SNOW, BUT NOT TODAY

A few photographs from 2013 as I can’t get out today. These were taken at Clumber Park in 2013.
The temperature was a chilly -10, colder than I would be willing to endure now.

FEEDING TIME IN WINTER
HOAR FROST AT CLUMBER PARL
FEEDING THE DUCKS

BOBBY MARCH WILL LIVE FOREVER

BOBBY MARSH WILL LIVE FOREVER
ALAN PARKS

Rating: 4 out of 5.

This is the third book to feature Detective Harry McCoy. Having read the previous two – Bloody January and February’s Son – my expectations were high. Set in a very gritty Glasgow, it is a complicated and fast moving tale of seemingly unrelated cases – a series of armed robberies, a missing child and the drug overdose death of Bobby March, a waning rock star.
McCoy is excluded from the missing child investigation, an act of spite by his temporary boss who carries a grudge, is allocated the drugs overdose and has the robberies foisted on him by his usual partner, who has been seconded to the missing child case.
Sounds complicated? It is, especially when McCoy is also asked to find the teenage niece of his actual boss, as a favour to be kept under wraps.
The first part of the book is unexciting, as McCoy wanders the city, seemingly aimlessly, catching up with characters who were introduced in the previous books, dealing with side issues and also slowly garnering information.  Most of these strands eventually mesh as he

pieces together the nearly impenetrable plot. At this stage, I felt that some of the ‘asides’ could well have been abandoned and the relevant portions more fleshed out, particularly where characters from the previous books were concerned. When quite a while and quite a few books have flowed through the reader’s mind between visits from McCoy, it’s a little difficult to remember just who everyone is.
Its a good yarn, written very much in a weird combination of tartan noir and an Agatha Christie-like scattering of clues throughout, but not enough for the reader to make any informed guesses. The final twist comes out of nowhere, neatly handed to McCoy by another character, but nevertheless very entertainingly written. I was left a little disappointed as there is no neat ending and there are quite a few loose ends left waving in the breeze.
Read it, enjoy it and suspend belief for a few hours.
I voluntarily read and reviewed an advanced copy of this book. All thoughts and opinions are my own.

FIVE FACES OF HANNAH

A few pictures of Hannah, pulled from the archives; my favourite model, not just because she’s my grand-daughter but also because she’s so versatile.
Girl in a Red Scarf was a serendipity moment. Hannah was waiting to go on set when I noticed the drama created by the red wall, the scarf and her pink hair. This is literally a grab shot as she moved a few seconds later and the moment was gone. It did fairly well in the international Salons, garnering twelve acceptances and a Silver Medal.
Sunshine and Showers was taken for a competition at Beeston Camera Club. The category was Wet and Hannah’s young man was stood on a stepladder pouring water from a watering can. We hadn’t factored in the wind and she did get quite wet when gusts blew the water In her face. It was all for naught, as well, because I had to add rain in an overlay anyway. Not only that but the picture didn’t overly impress the judge on the night.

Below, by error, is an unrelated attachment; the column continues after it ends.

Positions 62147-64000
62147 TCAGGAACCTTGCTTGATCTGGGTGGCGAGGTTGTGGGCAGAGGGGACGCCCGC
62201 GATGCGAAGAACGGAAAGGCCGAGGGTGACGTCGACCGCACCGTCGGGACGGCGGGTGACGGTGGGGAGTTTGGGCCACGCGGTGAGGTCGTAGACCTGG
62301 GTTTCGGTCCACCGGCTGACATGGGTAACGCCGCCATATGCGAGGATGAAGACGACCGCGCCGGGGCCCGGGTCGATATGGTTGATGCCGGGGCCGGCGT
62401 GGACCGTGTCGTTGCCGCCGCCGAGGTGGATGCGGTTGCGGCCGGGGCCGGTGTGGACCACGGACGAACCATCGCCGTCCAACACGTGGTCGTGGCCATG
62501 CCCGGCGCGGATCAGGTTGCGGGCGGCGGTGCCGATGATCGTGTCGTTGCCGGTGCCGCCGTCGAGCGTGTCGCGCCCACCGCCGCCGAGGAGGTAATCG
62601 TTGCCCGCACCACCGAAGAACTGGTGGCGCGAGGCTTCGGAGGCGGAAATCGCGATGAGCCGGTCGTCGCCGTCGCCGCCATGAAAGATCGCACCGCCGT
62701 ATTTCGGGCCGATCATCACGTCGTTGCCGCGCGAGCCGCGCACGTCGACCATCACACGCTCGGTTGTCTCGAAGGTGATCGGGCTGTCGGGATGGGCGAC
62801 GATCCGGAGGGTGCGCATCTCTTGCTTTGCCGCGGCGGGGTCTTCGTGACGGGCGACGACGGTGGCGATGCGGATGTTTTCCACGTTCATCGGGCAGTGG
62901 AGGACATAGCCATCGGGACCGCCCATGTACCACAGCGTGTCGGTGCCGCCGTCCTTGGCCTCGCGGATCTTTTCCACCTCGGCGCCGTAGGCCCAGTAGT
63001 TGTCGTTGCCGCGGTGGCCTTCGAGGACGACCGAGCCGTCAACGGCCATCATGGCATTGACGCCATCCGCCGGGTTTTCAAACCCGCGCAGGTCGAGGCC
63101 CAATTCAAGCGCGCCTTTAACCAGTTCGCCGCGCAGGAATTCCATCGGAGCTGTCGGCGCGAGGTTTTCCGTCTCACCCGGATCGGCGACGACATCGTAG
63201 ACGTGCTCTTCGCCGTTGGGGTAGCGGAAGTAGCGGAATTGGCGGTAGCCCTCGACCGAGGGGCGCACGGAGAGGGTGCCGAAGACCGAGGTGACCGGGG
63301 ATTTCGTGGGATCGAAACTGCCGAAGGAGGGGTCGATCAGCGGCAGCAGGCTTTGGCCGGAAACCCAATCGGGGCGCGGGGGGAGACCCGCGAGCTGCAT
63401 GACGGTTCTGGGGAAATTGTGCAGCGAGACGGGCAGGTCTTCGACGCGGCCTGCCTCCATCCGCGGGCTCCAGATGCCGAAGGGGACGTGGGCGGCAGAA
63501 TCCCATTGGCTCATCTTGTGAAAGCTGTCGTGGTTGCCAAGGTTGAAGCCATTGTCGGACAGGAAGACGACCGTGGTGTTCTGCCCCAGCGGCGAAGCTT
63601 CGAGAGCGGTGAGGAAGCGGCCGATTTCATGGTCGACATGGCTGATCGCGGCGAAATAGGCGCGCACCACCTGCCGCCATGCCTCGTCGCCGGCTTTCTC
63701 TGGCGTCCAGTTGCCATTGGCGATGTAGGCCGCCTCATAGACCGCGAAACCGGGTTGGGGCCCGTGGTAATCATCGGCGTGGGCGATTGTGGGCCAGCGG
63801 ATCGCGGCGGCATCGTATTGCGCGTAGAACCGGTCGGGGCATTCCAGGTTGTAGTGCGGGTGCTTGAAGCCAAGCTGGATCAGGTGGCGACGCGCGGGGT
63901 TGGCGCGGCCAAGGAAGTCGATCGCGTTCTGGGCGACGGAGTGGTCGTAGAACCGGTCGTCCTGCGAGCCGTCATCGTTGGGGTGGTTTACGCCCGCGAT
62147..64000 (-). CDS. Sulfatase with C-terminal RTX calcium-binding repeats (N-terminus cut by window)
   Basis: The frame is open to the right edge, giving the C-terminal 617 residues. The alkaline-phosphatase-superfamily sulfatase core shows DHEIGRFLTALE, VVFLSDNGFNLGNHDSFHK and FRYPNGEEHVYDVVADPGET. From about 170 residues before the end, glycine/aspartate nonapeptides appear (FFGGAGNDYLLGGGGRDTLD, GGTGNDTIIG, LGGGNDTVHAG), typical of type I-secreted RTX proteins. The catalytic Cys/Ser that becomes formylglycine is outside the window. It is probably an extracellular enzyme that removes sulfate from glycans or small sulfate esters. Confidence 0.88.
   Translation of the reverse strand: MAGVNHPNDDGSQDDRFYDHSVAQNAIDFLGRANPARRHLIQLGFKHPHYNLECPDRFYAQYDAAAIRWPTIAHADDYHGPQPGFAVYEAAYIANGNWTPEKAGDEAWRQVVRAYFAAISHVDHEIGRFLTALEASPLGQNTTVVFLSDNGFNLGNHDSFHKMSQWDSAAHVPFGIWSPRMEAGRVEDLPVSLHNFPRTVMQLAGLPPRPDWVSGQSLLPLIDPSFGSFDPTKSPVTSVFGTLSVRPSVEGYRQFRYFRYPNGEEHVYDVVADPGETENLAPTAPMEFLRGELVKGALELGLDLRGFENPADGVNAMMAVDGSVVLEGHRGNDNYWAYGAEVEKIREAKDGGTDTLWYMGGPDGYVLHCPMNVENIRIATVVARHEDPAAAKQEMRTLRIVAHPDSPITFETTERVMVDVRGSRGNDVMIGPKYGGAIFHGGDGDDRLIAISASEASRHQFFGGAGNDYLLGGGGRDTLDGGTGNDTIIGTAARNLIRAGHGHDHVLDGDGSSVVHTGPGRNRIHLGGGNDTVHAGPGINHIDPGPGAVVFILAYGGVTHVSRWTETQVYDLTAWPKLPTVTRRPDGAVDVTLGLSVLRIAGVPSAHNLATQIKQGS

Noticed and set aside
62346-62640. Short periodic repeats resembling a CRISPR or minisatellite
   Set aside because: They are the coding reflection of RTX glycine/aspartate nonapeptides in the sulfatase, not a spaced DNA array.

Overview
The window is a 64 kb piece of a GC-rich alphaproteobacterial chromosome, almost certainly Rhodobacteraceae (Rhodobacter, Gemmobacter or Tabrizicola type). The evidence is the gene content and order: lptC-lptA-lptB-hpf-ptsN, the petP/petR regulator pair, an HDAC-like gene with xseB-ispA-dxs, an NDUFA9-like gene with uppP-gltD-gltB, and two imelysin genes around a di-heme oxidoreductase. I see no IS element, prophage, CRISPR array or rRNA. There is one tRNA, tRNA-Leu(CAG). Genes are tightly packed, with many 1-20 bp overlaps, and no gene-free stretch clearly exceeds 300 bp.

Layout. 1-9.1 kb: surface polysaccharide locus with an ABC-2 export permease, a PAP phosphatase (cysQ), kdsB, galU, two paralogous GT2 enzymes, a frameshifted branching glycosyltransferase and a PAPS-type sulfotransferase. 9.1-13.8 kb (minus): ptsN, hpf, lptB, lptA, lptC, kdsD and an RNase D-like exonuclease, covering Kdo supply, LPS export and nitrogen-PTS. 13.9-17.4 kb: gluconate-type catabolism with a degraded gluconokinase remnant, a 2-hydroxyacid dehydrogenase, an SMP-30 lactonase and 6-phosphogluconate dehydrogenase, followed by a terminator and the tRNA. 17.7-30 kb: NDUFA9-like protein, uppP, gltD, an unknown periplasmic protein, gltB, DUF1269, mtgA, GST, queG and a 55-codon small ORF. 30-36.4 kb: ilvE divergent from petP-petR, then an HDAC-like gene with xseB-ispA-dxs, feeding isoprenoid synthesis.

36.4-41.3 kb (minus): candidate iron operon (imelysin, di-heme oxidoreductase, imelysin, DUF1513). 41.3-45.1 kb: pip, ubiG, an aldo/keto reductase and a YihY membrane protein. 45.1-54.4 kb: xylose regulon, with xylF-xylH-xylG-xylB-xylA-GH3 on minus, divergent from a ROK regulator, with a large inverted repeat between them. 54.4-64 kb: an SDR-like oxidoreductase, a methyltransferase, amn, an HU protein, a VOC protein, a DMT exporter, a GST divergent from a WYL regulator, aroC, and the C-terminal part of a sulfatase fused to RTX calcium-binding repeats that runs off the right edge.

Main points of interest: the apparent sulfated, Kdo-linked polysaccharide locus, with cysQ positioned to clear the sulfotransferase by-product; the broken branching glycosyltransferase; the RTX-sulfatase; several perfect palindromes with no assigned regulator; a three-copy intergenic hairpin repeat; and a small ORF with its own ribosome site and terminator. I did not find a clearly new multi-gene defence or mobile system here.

Geisha Girl was shot at my daughter Beverley’s home. I took my portable lights round and Hannah’s sister, Sian, painted her face. The flowers were a leftover bouquet from Mother’s Day which was languishing in he shop at half price so we made good use of them. It got accepted into five international Salons.

GIRL IN A RED SCARF
GEISHA GIRL

Wild Child and The Chase came about because I wanted to photograph Hannah’s dad’s Harley Davidson. We couldn’t get it into the studio (two flights of stairs) so Dave Severn arranged for us to use a small room in a car dealership. Wild Thing has only been sent out once (I stopped competing just after I made it) to a circuit in Finland, but it was accepted into three of the four Salons. The Chase has only seen the light of day at Beeston Camera Club where it scored 20/20.

SUNSHINE AND SHOWERS
WILD THING
THE CHASE

A MORNING WALK

It was bright and sunny this morning, although very cold, and we drove over to Colwick Park, reckoning that 1.7 miles was pretty much within our own area. We had planned to drive round the circumference of the lake, stopping occasionally in the lesser populated areas for some fresh air and a bit of a walk. Unfortunately, the path is now gated off so we were confined to the car park area, not having the mobility scooter available to us.
Nevertheless, we saw pochard, tufted ducks, greylag and Canada geese, lots of black-headed gulls and swans. And, of course, the Colwick Park cormorants, some perched on the rocks like totem poles, drying their outspread wings, some swimming and diving for fish.
It was very crowded so we didn’t stay too long but we filled our lungs with the (very) bracing air and felt quite invigorated on the way home.

A SUCCESSFUL FAILURE

This is Ticket to Ride, one of my more successful images in my early days of competing. It was accepted into Salons in twelve different countries and won a Gold Medal, a Silver Medal and an Honourable Mention. It’s a composite image; nearly every element in it was placed there by me, including the ticket in her hat. I worked hard on the final overlays to blend the tones. I should be very proud of it, but it makes my eyes bleed to look at it.
Why? Because the perspective is completely wrong.
I shot the model at a group night, in the days before I hired my own model, where you had to dive in for a few minutes to take your turn, no input into pose, costume etc. I was happy enough at the time. The model, Kelli Smith, knew what she was doing and the studio owner excelled at lighting.
It was only when I came to put it all together that I fell flat on my face. I had the photographs of the railway station already, so